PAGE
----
My third course was the Cured Wester Ross salmon, fennel, squid & oyster. This dish was decent and the salmon was of good quality but again wasn’t a favourite or stand-out dish. I am curious about the sea bass & mussels curry that this dish had substituted. I guess I accept that I will never know.


Leigh got a Morgan wine to go with his third course.


Leigh’s third course was Pollock, chicken wings, hazelnuts, celeriac & pear.

Fish and chicken to me isn’t the most obvious pairing. But when House of Tides do it, it tastes bloody amazing! Me and Leigh both adored the flavours of this dish. The two star ingredients along with co-stars just rocked it. I wanted more (I could eat a big plate full!) and was a bit gutted that this was Leigh’s dish and not mine.


Leigh got a Masut wine to match his fourth course.


Leigh’s fourth course was Cumbrian pork, apricots, black pudding, Hispi cabbage & truffle. Another tasty dish with the pork cooked well.


My fifth course (following the unpictured Scallop & pork brawn dish) of Gressingham duck, cherry, beetroot, pistachio & duck liver. All the ingredients worked in harmony producing another enjoyable dish.


Leigh’s fifth and my sixth course was the start of dessert. Blackberry, apple & almond.

It reminded me of a posh breakfast, like a fruity granola with yogurt. It felt odd eating it after 5 savoury courses. I was starting to feel full at this point, so probably didn’t enjoy this course as much as I could have (on a empty stomach!). I knew I had another dessert to go, which was also making me feel a bit uncomfortable.

In future, I’d go for either Menu 1 or 2 where there are less courses. Just being greedy me as usual today. Eyes bigger than belly. Anyways, Leigh really enjoyed the flavours of this dessert.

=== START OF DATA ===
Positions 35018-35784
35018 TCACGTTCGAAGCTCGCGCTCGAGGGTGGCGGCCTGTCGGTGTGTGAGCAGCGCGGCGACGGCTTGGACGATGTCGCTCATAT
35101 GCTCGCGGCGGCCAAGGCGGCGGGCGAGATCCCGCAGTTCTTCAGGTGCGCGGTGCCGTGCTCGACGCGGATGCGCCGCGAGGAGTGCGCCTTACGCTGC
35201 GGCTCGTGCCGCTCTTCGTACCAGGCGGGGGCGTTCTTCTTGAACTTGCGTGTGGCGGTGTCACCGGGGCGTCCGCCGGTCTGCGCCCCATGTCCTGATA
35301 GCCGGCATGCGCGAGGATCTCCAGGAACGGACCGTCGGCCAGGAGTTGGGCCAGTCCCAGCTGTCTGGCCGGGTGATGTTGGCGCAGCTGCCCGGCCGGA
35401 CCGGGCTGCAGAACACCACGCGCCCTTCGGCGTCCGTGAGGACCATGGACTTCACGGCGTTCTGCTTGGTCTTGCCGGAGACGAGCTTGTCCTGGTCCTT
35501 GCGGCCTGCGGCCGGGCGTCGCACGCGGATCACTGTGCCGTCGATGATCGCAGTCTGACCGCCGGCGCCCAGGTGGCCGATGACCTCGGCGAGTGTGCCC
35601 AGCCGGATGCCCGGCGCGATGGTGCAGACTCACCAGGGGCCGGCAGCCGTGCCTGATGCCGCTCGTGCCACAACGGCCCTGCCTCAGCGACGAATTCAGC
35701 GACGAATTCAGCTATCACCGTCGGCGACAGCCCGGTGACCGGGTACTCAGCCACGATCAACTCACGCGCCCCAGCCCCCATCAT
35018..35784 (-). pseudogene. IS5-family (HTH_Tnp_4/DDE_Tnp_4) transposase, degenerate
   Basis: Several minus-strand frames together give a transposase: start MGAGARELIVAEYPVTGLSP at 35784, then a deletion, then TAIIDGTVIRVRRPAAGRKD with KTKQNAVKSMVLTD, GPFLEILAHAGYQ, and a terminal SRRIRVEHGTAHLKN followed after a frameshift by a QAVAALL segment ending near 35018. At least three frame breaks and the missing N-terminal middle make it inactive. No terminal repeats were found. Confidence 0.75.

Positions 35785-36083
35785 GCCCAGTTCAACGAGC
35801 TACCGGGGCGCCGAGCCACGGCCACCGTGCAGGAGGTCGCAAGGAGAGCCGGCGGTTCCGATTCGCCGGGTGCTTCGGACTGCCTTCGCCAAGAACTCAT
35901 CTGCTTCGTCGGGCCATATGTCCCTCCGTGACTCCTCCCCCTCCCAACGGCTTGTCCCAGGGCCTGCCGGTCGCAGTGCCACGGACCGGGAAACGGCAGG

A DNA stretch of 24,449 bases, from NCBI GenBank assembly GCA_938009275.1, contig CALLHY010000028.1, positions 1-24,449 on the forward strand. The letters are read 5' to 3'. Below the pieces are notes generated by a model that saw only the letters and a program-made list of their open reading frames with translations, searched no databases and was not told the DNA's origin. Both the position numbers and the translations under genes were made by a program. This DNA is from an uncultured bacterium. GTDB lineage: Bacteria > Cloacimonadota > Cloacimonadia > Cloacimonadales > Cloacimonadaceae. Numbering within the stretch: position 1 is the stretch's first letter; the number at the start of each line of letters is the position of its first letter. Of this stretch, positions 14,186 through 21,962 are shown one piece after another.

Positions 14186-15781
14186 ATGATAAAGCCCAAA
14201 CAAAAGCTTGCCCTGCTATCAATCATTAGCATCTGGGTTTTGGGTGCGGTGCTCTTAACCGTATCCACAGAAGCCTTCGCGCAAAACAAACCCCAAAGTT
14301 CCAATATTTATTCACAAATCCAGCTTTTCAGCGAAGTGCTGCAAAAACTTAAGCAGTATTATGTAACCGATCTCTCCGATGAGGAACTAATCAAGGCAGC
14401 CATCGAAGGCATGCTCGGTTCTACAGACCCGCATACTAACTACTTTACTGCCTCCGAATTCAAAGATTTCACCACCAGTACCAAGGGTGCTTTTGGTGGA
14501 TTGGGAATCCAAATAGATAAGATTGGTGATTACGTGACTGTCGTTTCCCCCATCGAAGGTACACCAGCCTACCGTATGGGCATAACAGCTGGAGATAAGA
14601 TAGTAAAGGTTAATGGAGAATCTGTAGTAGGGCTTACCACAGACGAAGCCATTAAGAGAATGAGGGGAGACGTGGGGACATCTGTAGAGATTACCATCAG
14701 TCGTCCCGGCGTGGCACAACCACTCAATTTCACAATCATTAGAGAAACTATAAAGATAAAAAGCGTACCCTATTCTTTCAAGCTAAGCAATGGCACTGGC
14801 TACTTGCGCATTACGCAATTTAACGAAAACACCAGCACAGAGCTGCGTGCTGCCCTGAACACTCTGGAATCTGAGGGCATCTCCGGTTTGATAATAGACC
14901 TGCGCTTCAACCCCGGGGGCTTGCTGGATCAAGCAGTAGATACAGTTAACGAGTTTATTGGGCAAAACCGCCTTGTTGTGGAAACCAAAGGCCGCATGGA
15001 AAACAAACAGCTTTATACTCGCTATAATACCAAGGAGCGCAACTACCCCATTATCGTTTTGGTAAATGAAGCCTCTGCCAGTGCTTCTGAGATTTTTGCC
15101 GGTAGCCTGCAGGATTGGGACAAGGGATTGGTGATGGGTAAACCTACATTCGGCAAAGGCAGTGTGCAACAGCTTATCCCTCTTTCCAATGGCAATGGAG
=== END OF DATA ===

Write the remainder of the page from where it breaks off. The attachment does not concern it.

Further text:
Leigh’s fifth and final wine from the Wine flight. He got a Domaine Cauhape French dessert wine.


Leigh’s final course was Cheesecake, elderflower, peach & honeycomb. This was not only beautiful but light, balanced and a delight to eat.


My seventh and final course was Dark chocolate, rosewater & raspberry.

Chocolate lovers will go crazy for this dessert. It was chocolaty, smooth and rich. Everything you would want from a chocolate dessert. The rosewater element was pleasant and not overpowering. The raspberries were there to cut through the richness but I found them too tart. Overall, I didn't feel this dish was balanced in flavours and as easy to eat as Leigh’s Cheesecake.


The staff alongside the food have been great. They were both knowledgeable and accommodating. Leigh recommends the Wine flight. It seems pricey but you pay for the expertise of the Sommelier and the opportunity to try different wines. And Leigh felt they did pair up with the courses well. He got to try wines that he normally wouldn’t try, learn more about wine & food matching, and enhanced his overall eating experience.

When we compare similar food experiences we've had to this one, House of Tides comes up top. I’ve had a tasting menu at a fine dining restaurant and we’ve eaten at a Michelin star restaurant but think the food is better here! Kenny Atkinson is heading in the right direction and we’re now firm fans!

We really did treat ourselves at House of Tides and it was a wonderful way to celebrate our 3 year anniversary. House of Tides is a gem and we highly recommend a visit here. We will definitely be returning in hopefully the not so distant future. It is expensive but is worth it and it’s nice to treat yourself every once in while!

Friday, 24 July 2015

Beth’s 30th Birthday Cake

Beth's 30th birthday cake

I had the honour of making my best friend Beth’s 30th birthday cake. I found out beforehand from her fiancé what her favourite cake flavour is. Red velvet with cream cheese frosting. I hadn’t made a red velvet celebration cake before, only cupcakes, but I figured I could make the recipe work for a large cake. It needed to feed 20+ people!